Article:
A Class IX pass out, he also helped landless Muslim labourers get identification documents. “I can read, write and understand the official language in government documents. That helped me in serving others,” he said.
Father of six children, Sundara is separated from his wife, Revathi. “She could not bear the fact that I spend more time caring for others than my own children,” he laughed. Sundara’s eldest son drives a taxi. His younger son works in the forest department. Of his four daughters, the youngest is still in school.
From an Independent to BSP and BJP
Sundara’s interaction with the public gave him the confidence to contest panchayat elections in early 2000s. He, however, lost that battle. In 2016, when he decided to contest Assembly elections, he had only one aim: “An MLA will get more respect than a panchayat president, I felt. So, I contested.”
Though self-respect was at the core of his ambition, Sundara was not sure he would get votes. “I had printed just 400 campaign pamphlets for distribution,” he said, adding that he had no funds even to hire a microphone and loudspeaker for his campaign.
“Many people told me that I would get only a handful of votes. I was very happy when I got over 400 votes.”K Sundara
While many told him that he got votes because his name is similar to BJP’s K Surendran, Sundara thinks it is “selfless social service” which earned him public support.
In 2021, Sundara approached the Bahujan Samaj Party leadership for a ticket. “As a party, BSP observed that he is a man from a downtrodden community who is popular in the locality. We gave him a ticket even though he was not a cadre of the party,” BSP’s state vice president Jijo Kuttanad told The Quint. Sundara, however, has a more grandiose version of the story to tell. “I felt that Mayawati (BSP supremo) would want me to work for the party. I was attracted to her politics,” he said.
BJP, however, got the better of him, he now alleges. “I am a poor man. When they abducted me, I was scared and BSP could not help me. I accepted the money that they offered and I am not happy with it anymore,” he said.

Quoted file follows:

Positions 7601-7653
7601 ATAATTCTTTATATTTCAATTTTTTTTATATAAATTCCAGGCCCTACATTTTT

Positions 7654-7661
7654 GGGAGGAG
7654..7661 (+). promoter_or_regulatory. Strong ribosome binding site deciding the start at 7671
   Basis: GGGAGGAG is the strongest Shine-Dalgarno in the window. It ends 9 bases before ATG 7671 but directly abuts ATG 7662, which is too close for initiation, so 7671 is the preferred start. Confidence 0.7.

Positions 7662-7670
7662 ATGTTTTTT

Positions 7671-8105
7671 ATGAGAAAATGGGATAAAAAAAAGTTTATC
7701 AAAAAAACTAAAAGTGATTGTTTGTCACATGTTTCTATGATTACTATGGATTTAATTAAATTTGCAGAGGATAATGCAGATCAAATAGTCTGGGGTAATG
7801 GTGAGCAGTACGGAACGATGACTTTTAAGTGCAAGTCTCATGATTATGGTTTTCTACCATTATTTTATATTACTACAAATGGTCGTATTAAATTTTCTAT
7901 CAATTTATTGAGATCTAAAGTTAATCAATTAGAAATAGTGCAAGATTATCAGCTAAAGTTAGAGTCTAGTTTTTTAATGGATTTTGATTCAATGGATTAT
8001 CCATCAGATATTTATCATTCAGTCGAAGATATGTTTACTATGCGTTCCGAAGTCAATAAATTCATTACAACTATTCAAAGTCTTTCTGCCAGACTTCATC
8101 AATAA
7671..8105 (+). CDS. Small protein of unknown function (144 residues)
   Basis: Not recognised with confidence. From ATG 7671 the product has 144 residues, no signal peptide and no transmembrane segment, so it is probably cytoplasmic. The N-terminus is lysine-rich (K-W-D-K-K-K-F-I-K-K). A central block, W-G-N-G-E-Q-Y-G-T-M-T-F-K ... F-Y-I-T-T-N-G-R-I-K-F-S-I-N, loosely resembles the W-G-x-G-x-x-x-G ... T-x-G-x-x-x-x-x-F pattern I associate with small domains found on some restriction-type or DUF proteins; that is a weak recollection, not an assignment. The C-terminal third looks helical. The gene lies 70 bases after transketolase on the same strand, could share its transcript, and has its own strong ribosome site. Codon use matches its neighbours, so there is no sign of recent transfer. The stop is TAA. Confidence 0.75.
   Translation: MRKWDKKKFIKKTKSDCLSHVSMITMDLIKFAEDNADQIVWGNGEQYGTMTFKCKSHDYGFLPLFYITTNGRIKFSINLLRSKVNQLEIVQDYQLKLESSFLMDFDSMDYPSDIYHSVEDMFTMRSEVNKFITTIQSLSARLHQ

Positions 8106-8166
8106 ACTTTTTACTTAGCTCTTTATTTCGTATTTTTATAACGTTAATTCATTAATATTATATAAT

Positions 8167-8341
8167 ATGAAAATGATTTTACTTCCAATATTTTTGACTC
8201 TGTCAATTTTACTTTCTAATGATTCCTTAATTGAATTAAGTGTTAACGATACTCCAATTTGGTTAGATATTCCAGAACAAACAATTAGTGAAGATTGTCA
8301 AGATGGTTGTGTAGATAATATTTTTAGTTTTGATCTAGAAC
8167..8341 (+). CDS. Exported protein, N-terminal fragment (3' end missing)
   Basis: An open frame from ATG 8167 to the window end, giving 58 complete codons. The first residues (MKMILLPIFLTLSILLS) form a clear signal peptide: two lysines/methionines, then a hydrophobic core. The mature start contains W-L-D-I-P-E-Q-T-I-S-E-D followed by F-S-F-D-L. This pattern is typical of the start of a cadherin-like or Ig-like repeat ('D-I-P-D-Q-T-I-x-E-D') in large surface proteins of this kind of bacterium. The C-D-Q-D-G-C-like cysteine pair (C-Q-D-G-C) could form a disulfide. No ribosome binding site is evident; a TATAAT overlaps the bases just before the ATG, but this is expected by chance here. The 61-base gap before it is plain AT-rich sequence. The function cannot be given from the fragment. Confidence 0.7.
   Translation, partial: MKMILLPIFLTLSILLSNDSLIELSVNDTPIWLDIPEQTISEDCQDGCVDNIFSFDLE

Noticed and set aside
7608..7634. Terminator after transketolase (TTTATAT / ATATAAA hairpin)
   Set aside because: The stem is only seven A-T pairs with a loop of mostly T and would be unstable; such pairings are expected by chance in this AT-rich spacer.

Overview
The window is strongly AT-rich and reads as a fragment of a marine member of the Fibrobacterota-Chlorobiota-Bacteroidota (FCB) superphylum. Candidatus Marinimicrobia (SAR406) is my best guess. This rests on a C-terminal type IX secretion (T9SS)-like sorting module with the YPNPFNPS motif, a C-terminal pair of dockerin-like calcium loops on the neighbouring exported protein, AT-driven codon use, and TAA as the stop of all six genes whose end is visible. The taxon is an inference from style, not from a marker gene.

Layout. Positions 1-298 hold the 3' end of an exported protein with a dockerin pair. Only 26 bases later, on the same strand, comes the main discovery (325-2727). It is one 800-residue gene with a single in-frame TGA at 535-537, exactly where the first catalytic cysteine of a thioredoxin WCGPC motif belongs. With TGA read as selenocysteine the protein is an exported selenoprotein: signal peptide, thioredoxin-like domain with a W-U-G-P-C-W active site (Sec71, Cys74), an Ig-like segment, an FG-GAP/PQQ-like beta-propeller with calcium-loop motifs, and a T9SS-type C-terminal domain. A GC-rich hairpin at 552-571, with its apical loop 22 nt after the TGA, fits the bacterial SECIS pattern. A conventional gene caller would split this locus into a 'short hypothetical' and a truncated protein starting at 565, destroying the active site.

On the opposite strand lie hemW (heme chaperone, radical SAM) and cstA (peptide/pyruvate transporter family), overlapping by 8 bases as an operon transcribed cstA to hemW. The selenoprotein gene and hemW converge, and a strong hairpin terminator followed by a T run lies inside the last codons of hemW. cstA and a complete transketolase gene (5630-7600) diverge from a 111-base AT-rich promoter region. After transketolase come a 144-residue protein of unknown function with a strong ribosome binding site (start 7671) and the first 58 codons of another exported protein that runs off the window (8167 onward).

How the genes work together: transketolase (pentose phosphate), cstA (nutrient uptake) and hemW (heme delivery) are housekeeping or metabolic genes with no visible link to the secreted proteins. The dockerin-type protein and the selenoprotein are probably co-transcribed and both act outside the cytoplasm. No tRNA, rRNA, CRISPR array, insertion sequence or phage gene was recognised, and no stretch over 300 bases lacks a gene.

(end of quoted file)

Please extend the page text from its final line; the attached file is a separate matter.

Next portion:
The BSP state leadership says they had lodged a complaint with Kasaragod police when Sundara went missing before 22 March, the date of filing nominations. “The police told us that Sundara joined the BJP out of his own will and that they do not want to investigate the complaint any further. Had they taken up the case then, Surendran would have been disqualified,” Kuttanad said.
Democracy that Failed to Embolden?
For BSP, which has been a fringe party in Kerala for long, Sundara’s case has brought in recognition. “We are suddenly in news and this has created a kind of awareness about our work. That is positive even though we are saddened that we are being noted over a controversy,” Kuttanad said. He highlighted that, it is difficult for a man like Sundara to survive the election process.
“Poaching is rampant in the electoral process and it is difficult for a common man like Sundara to surface unscarred. BSP has not been able to make a mark in Kerala because we were unable to field money like established political parties here. Then imagine Sundara’s plight,” he added.
The BSP could not have protected Sundara from influence or harm of any other political party because it does not have strong roots in Kasaragod, the leadership said.
Sundara, however, said that he wishes to continue in politics. “I will continue my work. I hope my wife understands my line of work and returns to me,” he hoped. Sundara does not have a smart phone anymore. He has submitted the one he got from the BJP to the police as proof of bribery. “The money was spent,” he admitted. Meanwhile, his complaint is still creating ripples in Kerala as the police is in hot pursuit of the BJP money trail.
BJP’s K Surendran was unavailable for comments. The article will be updated if and when he responds.